09 Aug The thrill of victory, the agony of defeat, and the shame of racism
Unbelievable. Again and again, I’m reminded how some Americans have a stubborn racist streak that’s covered up by a veneer of political correctness, but comes out with just a little bit of provocation.
Last year, people expressed ignorant racist hatred against Japanese … after the tragedy of the earthquake and tsunami of March 11 that devastated northeast Japan. Many referred to the disaster as “revenge” for Pearl Harbor, the military attack on the U.S. base in Hawai’i that pushed the United States into World War II.
Today, during what’s supposed to be the peaceful international celebration of athletics and goodwill, competition and sportsmanship that is the Olympic Games, that same ugly reference to Pearl Harbor came up … when the U.S. women’s soccer team defeated the Japanese in a 2-1 contest for the Gold medal.
The Huffington Post quotes some of the racist tripe, such as “This was payback for the USS Arizona! Take that you Japs!” by a Twitter user who describes himself thus:
I love Jesus, I’m a student at UM, Intern at @baycc, Work at Ruby Tuesday, and I love Auburn football!
Yeah, right. Sure. How very Christian of you. @BayCC, where this guy interns, is a church in Alabama. I wonder if Jesus would have spit up Pearl Harbor in reference to a soccer game more than 70 years after the fact.
SB Nation also cited the racist social media mentions in its story, “Not again, America,” where you can read such paragons of classiness as “That one was for pearl harbor… suck it.”
It’s easy to search Twitter for this stuff and come up with the drivel, but at least you’ll also find a lot of people who are outraged by the morons.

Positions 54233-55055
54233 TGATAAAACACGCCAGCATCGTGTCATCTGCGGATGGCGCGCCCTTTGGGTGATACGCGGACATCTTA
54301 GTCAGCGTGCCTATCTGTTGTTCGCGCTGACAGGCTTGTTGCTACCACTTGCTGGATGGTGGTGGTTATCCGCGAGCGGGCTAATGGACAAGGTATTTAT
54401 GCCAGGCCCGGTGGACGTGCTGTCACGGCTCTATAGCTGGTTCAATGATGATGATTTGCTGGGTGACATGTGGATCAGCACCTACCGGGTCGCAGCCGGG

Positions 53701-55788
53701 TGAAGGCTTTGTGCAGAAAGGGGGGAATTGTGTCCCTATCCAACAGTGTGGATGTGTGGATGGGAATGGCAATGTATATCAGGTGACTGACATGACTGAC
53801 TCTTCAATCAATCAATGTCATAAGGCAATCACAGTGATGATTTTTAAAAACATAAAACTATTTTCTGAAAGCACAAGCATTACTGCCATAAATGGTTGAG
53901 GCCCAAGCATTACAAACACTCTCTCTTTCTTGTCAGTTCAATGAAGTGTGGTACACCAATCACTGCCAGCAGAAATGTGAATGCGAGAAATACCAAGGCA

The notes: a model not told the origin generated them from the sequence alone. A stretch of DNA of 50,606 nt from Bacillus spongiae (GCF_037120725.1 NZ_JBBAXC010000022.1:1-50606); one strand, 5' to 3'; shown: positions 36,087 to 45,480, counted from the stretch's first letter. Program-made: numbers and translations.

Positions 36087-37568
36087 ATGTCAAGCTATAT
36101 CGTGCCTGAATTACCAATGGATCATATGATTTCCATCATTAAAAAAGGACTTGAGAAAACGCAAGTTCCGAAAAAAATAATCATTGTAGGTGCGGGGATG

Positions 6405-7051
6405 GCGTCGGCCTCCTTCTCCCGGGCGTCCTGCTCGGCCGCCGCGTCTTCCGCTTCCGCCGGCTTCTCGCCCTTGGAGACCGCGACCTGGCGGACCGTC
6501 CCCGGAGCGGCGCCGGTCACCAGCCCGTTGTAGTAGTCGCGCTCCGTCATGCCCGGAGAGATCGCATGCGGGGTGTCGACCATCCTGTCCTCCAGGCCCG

I understand that some people hold hatred dear and hide it most of the time only to let it out like a flasher might show some naughty body parts and get a thrill out of it. What I don’t understand is why this particular hate meme bubbles up so readily, and why it’s laced with the venom of racial hatred, not just patriotism/nationalism. Oh, that’s right. Japan isn’t just another country, and Japanese aren’t just foreigners like, say, people from France or England. Japanese look different — they’re practically from another planet. That’s the kind of thinking that made it too easy to justify putting 110,000 people, over half US-born American citizens, not foreigners, in concentration camps during WWII following the Pearl Harbor attacks. Talk about payback…
Look at the profiles of these people — they’re mostly young (many are college students), both male and female, and could be your server at, uh, Ruby Tuesday.
There’s one kid who tweeted “THAT’S FOR PEARL HARBOR JAPAN!” but his profile says “If you don’t like Pokemon then you probably shouldn’t follow me.” Really? Does he know that Pokemon is from Japan?
It’s especially disturbing that so many young people slip into this hate speech so easily. These kids’ parents weren’t even a twinkle in their grandparents’ eyes on Dec. 7 1941, so where do they get this stuff? From their parents? Grandparents? Friends? Pop culture? (I don’t think so… I hope not.) The ether? Or is the inclination to hate others something in their DNA?
The end result is a blast of pure ignorance that pollutes the social media stream when anything negative happens to Japan. Can people really be happy that 15,000 people died last year in the wake of the tsuami?
Can’t we celebrate Team USA’s victory (after having lost to Japan in the World Cup finals last year)? Yeah, this was a vengeance match for the US women, and yeah, they won. The Olympic win is payback fopr last year’s loss in the World Cup game. But it’s a GAME. Pearl Harbor was an act of WAR.
I’m heartened that there are sensible people with enough brains to call out the stupidity of the haters. But I’m saddened that the haters are always there, ready to reveal themselves at the next opportunity.